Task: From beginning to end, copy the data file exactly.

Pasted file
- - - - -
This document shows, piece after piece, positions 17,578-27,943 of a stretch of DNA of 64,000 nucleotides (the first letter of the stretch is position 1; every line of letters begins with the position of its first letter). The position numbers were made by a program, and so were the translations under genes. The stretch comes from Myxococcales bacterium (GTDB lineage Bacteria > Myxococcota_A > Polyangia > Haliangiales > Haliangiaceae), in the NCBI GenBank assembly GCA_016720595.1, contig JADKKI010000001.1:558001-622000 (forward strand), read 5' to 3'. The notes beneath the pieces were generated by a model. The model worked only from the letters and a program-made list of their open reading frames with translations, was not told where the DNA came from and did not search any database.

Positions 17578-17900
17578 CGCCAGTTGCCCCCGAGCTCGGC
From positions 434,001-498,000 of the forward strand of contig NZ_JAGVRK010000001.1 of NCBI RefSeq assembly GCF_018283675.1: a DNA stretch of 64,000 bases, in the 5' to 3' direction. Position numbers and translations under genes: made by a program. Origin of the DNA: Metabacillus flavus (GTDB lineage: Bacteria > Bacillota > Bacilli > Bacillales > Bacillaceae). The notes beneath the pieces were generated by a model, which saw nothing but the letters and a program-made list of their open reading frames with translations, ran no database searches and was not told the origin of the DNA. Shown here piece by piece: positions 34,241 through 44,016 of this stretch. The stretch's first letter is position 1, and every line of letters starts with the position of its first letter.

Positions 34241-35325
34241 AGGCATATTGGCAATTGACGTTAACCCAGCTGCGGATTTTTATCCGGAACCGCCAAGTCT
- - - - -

This document shows, piece after piece, positions 17,578-27,943 of a stretch of DNA of 64,000 nucleotides (the first letter of the stretch is position 1; every line of letters begins with the position of its first letter). The position numbers were made by a program, and so were the translations under genes. The stretch comes from Myxococcales bacterium (GTDB lineage Bacteria > Myxococcota_A > Polyangia > Haliangiales > Haliangiaceae), in the NCBI GenBank assembly GCA_016720595.1, contig JADKKI010000001.1:558001-622000 (forward strand), read 5' to 3'. The notes beneath the pieces were generated by a model. The model worked only from the letters and a program-made list of their open reading frames with translations, was not told where the DNA came from and did not search any database.

Positions 17578-17900
17578 CGCCAGTTGCCCCCGAGCTCGGC
From positions 434,001-498,000 of the forward strand of contig NZ_JAGVRK010000001.1 of NCBI RefSeq assembly GCF_018283675.1: a DNA stretch of 64,000 bases, in the 5' to 3' direction. Position numbers and translations under genes: made by a program. Origin of the DNA: Metabacillus flavus (GTDB lineage: Bacteria > Bacillota > Bacilli > Bacillales > Bacillaceae). The notes beneath the pieces were generated by a model, which saw nothing but the letters and a program-made list of their open reading frames with translations, ran no database searches and was not told the origin of the DNA. Shown here piece by piece: positions 34,241 through 44,016 of this stretch. The stretch's first letter is position 1, and every line of letters starts with the position of its first letter.

Positions 34241-35325
34241 AGGCATATTGGCAATTGACGTTAACCCAGCTGCGGATTTTTATCCGGAACCGCCAAGTCT